The president has firmed up support for a few ideas — individual and employer mandates that force people to enroll themselves, or their employees, in an insurance plan, and asserted his support for a government-run insurance company (though he didn’t call the “public option” a dealbreaker). He also reminded Americans that he supports choice and competition, even though the insurance mandates he’s set on seem to be opposed to both.
Talk about tort reform was welcomed by Republicans and physicians, but free-marketers know that the types of reforms Mr. Obama is proposing aren’t the ones that will make a difference. As Cato’s Shirley Svorny put it:
Medical malpractice underwriters protect consumers by identifying problem physicians, limiting their practice, creating penalties for substandard care. If you put caps on damages, there will be less underwriting and that means less oversight and fewer incentives for physicians to meet accepted standards of care.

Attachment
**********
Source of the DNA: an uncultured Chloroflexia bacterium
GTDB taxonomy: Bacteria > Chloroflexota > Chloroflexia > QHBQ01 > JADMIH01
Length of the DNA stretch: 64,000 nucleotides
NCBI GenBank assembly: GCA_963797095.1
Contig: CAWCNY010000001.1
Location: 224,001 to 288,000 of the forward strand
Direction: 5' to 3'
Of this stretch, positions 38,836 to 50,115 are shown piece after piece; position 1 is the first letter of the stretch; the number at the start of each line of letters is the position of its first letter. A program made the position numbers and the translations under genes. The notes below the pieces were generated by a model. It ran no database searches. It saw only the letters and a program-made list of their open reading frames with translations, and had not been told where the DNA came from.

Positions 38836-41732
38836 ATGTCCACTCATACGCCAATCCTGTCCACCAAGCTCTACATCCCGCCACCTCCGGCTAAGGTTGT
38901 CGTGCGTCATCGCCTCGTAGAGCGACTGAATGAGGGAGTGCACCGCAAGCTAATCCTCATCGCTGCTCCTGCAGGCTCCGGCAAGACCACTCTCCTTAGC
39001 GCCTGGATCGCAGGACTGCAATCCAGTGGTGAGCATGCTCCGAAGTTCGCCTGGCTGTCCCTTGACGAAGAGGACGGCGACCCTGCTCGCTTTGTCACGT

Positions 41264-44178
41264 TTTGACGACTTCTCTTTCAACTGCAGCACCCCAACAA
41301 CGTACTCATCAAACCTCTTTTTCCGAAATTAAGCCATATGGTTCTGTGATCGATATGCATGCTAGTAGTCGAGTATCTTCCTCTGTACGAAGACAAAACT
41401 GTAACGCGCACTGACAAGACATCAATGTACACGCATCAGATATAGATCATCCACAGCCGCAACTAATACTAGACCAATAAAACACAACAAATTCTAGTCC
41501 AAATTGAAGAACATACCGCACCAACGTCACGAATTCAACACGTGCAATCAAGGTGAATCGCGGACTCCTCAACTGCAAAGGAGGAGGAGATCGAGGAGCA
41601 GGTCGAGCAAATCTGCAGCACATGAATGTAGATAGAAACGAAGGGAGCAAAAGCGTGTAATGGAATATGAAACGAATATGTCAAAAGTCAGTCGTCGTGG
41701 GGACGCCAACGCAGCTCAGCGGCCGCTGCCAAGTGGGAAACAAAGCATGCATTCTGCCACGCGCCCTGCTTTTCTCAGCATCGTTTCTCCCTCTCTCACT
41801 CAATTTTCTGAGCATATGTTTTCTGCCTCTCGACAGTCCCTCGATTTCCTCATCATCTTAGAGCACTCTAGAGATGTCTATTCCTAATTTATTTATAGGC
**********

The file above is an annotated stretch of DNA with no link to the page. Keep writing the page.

A plan to impose a fee on companies issuing high-end insurance plans — something that could hit unions along with the lawyers and bankers it’s probably targeting — was a new development, and perhaps a sign of the types of rationing America can expect under ObamaCare to keep costs down.
Finally, the president’s support for eliminating insurers’ ability to price their plans according to risk stays strong, despite all the problems that can cause.
You can replay Cato’s liveblogging of the president’s speech here.